Does the Minister of State accept that the situation is very serious? Does he also accept that we need a step change and that we must set a bold challenge for our universities? Can he outline some of the ideas he believes might start to get us to that position in the next 12 to 24 months?
Deputy Ciarán Cannon: I would not go as far as to describe it as a difficult and dangerous situation. The Deputy referred to the success in the international rankings of the Ivy League colleges in the United States in particular. One has to conclude that is because they are incredibly well funded through the alumni system, as the Deputy mentioned, and that is an area we must examine. I was speaking to two or three members of staff from one of our universities over the weekend and they suggested that is something on which we must seriously focus and that we did not genuinely tap into that source of funding in the past. I will take on board the Deputy’s suggestion.
I would argue that the Ivy League colleges are incredibly elitist. As far as I am aware the fees associated with them are particularly expensive and only a certain sector of the population in the US can gain access to those colleges.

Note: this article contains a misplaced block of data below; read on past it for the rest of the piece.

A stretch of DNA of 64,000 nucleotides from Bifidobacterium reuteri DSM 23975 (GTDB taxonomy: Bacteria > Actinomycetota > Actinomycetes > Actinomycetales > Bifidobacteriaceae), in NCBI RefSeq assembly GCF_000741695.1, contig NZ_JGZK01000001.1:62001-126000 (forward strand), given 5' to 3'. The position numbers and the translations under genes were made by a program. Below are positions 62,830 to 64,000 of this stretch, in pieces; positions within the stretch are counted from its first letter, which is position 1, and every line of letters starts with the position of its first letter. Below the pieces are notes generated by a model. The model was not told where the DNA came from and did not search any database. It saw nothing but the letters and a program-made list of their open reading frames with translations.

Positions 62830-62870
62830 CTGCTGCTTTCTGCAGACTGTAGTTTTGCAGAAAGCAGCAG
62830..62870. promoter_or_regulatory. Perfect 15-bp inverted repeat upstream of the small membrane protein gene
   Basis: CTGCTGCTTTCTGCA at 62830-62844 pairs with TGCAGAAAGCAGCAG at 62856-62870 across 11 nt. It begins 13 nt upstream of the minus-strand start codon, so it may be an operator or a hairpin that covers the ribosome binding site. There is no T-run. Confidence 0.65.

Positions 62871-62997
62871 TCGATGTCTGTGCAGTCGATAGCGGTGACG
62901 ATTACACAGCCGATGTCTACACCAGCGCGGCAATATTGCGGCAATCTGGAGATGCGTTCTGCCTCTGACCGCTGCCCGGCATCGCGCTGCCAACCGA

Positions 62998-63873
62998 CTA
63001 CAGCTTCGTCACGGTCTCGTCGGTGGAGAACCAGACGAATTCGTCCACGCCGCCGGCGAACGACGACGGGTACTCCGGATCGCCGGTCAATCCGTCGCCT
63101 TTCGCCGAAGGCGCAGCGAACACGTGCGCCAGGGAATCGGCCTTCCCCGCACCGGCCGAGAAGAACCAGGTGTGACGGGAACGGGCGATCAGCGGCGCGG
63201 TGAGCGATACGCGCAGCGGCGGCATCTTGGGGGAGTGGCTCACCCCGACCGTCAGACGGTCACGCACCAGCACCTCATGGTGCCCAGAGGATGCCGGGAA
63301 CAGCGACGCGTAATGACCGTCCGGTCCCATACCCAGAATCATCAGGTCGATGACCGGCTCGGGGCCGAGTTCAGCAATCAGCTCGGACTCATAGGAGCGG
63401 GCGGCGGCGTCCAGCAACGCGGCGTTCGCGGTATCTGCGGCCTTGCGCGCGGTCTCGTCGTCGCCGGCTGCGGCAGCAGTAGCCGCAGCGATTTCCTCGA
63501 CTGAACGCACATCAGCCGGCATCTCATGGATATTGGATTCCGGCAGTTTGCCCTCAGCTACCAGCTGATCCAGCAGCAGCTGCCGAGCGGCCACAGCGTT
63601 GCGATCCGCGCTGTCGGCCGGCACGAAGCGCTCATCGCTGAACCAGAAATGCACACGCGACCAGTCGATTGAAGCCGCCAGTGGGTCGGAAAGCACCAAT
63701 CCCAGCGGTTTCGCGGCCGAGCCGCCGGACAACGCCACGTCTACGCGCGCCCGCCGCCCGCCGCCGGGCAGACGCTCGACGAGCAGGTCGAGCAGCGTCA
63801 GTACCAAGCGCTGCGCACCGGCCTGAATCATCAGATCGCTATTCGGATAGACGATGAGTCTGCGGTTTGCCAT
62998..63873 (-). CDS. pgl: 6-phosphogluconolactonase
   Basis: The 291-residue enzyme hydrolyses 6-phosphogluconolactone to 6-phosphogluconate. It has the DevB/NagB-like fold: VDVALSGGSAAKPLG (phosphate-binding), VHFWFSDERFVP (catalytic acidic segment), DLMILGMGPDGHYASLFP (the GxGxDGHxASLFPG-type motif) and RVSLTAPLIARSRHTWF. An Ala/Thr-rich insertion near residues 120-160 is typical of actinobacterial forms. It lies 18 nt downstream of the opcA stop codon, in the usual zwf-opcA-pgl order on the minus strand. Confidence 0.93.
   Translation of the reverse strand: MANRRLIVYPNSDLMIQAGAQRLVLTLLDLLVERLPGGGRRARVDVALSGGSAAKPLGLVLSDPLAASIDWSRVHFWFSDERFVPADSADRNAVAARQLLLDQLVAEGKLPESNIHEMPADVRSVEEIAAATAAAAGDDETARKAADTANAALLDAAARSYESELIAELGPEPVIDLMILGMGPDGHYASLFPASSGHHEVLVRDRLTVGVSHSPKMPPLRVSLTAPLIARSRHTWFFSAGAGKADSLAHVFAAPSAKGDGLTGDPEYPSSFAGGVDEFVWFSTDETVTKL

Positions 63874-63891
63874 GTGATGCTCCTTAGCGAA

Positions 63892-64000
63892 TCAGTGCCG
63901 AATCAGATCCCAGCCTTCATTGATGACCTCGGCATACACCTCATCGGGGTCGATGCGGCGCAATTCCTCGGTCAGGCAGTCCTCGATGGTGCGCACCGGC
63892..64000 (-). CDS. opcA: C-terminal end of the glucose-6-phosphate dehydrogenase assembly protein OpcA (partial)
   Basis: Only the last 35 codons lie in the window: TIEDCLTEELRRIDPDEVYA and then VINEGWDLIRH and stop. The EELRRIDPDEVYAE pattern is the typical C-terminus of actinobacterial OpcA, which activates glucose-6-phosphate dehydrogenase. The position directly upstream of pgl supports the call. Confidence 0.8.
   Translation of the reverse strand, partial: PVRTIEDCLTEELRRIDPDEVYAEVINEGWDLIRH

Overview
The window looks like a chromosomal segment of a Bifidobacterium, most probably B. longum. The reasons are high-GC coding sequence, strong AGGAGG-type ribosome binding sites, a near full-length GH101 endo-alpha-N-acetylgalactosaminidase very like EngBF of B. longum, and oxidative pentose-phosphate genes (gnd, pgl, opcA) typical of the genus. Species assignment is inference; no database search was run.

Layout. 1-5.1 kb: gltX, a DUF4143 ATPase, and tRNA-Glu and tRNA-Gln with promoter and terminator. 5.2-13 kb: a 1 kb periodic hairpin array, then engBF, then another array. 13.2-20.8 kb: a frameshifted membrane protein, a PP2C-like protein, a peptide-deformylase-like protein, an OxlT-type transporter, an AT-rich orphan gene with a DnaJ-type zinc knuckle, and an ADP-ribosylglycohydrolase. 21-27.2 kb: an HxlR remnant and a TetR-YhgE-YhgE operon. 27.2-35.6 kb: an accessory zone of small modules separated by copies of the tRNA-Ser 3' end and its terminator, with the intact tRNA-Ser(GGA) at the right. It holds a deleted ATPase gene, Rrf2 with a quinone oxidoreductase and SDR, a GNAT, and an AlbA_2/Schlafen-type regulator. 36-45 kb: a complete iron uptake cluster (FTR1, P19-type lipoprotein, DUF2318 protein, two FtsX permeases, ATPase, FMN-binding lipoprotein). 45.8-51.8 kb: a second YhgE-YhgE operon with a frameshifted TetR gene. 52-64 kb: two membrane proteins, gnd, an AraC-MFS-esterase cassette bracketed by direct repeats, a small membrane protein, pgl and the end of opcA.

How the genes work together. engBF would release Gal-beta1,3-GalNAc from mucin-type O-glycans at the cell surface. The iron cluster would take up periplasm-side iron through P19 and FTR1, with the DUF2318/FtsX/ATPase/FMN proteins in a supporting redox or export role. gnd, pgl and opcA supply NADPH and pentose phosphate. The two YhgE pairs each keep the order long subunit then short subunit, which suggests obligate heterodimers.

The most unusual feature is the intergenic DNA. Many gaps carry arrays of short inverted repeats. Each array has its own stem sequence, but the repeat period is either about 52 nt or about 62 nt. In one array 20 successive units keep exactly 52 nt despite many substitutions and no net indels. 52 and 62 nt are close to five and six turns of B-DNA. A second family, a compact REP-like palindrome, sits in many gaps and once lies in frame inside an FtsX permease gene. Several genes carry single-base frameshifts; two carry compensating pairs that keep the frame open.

Deputy Ciarán Cannon: What we are trying to do here is provide for a high level of outcome across the third level sector and in further education in particular at a time when we have limited resources. As the system expands in coming years, which it will because the numbers entering third level are thankfully increasing, it is important that we maintain the focus on high quality outcomes. That will require some difficult decisions and the need for innovative and lateral thinking also. I assure the Deputy that this Government is more than capable of engaging in that kind of thinking but at all times we must focus on equity of access and the quality of outcomes.
We have a very valuable brand when it comes to international education. I concede that university league tables are used by some governments when assessing to which countries it should send their students. At the same time I recall meeting a business man in Singapore during that visit who said that the high skills levels that all Irish students have, irrespective of their background discipline, in communication, decision making and management makes them highly employable. We are providing a high quality of education across the whole system but I concede that we face challenges that need to be addressed by engaging in lateral thinking that the Deputies suggested.